There is just one flat fee for the gallops at these training centres. Please ask your trainer for a up-to-date list of gallops fees.

Other fees from trainers to watch out for:

  • Jockey Schooling Fees and Retainers

Sometimes a professional jockey will be asked to ride your horse in a preparatory piece of work, or perhaps over obstacles, at home to give their opinion on your horses’ fitness and/or a guide on the sort of conditions that might favour your horse. Jockeys often school horses free of charge, in the hope that they may get the ride on the track, though if the jockey is high in demand there may be a charge for their services.

If the services of a particular jockey are retained by your trainer or yard, then he or she may be paid a regular fee. You should check whether your trainer retains any jockeys, and whether you will be required to pay a percentage of the retainer. Again, this fee should be detailed in your Training Agreement.

  • Trainer’s commission

Trainer’s commission: trainers may charge a commission when assisting with the purchase of a horse (or may split commission with another agent) or, more commonly, may charge commission on the sale of any horse trained by them. The normal commission rate is 5%. Any commission should be set out in the training agreement and for the avoidance of of doubt, initialled by both parties.

  • Additional facilities on or off-site e.g. ad-hoc use of a spa or swimming pool may incur extra charges.
  • Behavioural specialists may be drafted in to assist with specific problems: commonly stalls training for Flat horses, or to help with particularly keen or ‘quirky’ horses. These services can sometimes amount to several hundreds of pounds a time, and the owner will often be billed direct, therefore it is important to understand whether your trainer regularly uses these types of services.

To avoid being liable for unexpected bills, you should ensure your trainer details all ‘extra’ fees within your training agreement, and that any additional liabilities must only be incurred after due consultation with the owner(s) of the horse.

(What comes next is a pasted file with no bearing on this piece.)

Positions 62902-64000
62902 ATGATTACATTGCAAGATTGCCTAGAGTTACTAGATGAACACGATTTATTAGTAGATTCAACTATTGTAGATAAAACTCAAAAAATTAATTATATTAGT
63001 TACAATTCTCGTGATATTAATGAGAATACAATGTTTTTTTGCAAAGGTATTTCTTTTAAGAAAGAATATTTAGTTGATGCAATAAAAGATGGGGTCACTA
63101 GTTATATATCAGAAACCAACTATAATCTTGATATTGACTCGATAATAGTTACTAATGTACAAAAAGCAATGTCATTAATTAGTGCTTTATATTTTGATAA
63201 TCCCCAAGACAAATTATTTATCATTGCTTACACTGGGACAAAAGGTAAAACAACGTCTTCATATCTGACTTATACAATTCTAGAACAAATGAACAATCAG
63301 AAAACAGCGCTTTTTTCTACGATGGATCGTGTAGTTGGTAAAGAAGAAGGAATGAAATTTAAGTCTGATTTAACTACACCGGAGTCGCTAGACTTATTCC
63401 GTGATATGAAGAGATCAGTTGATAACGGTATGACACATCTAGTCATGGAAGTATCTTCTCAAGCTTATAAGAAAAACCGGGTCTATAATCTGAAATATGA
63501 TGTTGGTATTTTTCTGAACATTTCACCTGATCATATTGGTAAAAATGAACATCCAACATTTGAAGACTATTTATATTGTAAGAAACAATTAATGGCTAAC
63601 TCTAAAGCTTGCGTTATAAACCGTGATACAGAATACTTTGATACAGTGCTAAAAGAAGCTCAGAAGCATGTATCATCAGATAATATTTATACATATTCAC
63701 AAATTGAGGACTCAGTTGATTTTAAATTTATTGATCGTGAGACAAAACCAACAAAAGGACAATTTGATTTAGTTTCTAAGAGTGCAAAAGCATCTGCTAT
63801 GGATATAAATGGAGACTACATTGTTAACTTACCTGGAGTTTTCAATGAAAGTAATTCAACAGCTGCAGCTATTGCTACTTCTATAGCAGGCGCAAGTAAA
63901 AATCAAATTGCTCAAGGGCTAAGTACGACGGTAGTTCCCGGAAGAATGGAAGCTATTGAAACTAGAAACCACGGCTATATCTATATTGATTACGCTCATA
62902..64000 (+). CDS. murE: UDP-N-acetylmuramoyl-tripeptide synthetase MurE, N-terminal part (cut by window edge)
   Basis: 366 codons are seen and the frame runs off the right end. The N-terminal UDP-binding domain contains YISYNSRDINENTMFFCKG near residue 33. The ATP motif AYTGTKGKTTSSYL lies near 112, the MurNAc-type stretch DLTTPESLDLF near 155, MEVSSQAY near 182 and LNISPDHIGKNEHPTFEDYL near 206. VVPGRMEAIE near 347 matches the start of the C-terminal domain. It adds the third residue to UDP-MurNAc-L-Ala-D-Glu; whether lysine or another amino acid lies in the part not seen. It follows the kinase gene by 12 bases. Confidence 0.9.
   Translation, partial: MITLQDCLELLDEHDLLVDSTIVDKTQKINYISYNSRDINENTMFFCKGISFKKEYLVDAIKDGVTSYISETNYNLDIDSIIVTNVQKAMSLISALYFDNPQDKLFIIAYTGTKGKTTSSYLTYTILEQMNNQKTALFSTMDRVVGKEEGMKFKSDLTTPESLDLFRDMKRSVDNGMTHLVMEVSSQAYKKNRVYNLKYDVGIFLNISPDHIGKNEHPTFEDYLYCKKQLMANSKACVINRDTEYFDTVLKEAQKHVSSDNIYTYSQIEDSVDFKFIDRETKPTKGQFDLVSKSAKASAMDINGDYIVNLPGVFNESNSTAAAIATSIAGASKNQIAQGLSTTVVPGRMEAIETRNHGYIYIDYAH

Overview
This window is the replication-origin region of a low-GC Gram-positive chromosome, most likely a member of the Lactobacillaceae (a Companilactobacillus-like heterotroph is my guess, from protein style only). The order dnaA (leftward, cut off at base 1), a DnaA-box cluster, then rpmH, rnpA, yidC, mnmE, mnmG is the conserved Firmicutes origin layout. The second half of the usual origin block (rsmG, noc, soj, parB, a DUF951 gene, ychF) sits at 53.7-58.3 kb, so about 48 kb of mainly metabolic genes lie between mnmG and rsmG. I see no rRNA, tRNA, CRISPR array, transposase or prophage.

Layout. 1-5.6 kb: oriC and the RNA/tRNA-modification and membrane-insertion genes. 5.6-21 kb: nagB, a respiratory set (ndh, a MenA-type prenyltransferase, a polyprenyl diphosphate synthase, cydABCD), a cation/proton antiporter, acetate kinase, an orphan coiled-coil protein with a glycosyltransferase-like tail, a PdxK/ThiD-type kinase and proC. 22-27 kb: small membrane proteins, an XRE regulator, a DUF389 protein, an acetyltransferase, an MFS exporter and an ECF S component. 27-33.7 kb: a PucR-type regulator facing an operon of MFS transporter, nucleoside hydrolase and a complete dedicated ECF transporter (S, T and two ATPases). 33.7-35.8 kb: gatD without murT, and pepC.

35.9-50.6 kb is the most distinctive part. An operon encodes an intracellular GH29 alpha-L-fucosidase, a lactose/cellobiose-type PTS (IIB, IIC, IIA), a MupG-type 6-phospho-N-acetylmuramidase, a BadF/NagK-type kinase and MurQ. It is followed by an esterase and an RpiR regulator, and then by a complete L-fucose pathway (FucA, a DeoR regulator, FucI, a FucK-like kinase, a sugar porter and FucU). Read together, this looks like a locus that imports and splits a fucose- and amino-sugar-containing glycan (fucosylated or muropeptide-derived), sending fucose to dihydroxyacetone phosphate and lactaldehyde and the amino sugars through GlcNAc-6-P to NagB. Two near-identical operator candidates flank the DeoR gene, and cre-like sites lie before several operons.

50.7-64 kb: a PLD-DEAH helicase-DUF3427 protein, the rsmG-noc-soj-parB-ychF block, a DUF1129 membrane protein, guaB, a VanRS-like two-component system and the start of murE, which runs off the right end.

So you’ve registered your ownership, found a trainer and have had a horse in training for several weeks. How much will it cost for your horse to actually race?


Race Entry Fees can be anything from £20 to £000’s for races of particularly high value. Owners can browse races and view the entry fees via the Racing Admin website, for which there is no charge.

  • Entry Processing Fees: an additional charge is payable to the BHA for every entry processed.
  • Equine Infectious Diseases Services: for every entry made, an additional £1.20 payment will be due to the Horserace Betting Levy Board for the benefit of the Equine Infectious Diseases Services of the Animal Health Trust.
  • Welfare of former racehorses: £1.25 is payable for every entry, for the benefit of former racehorses.
  • Foreign races: If your horse is entered to run in a race overseas, there will be an additional administrative charge payable to the BHA.

Jockey Fees

There are different fees for Flat and Jump Jockeys, As from 1 February 2023 these fees are:

  • Flat:  £162.79 (plus PRIS £17.90 + CEI £4.50)
  • Jump: £221.28 (plus PRIS £24.34 + CEI £4.50)

If the jockey is registered for VAT then this will be charged at the applicable rate.

Owners also contribute £3.91 per ride to the Career Ending Insurance Scheme (CEI) for Jockeys to ensure that jockeys whose careers are ended prematurely by injury are protected.

If your horse has been declared a non-runner after 9am on the day of the race, you will need to pay the jockey 50% of the full riding fee.

In addition to the above fees, owners must also pay an additional sum equivalent to 13% of the riding fee to the Trustees of the Professional Riders Insurance Scheme (PRIS).


Other racing costs to watch out for:

  • Transport: sometimes horses will be transported together or ‘share’ transport to the races. In these cases all owners should be charged equally for their share of the transportation cost.
  • Racing Expenses: these are normally for the stable staf and the trainer. As with transport, these expenses should be shared equally between all owners with runners on the card.
  • Routine veterinary treatment or farriery on course: such as a post-race scope, replacing lost shoes etc. Some racecourses offer free veterinary treatment on course, whereas others may send an invoice post-race.



Please contact the ROA office on 01183 385 680 or email i[email protected] and we will be happy to assist.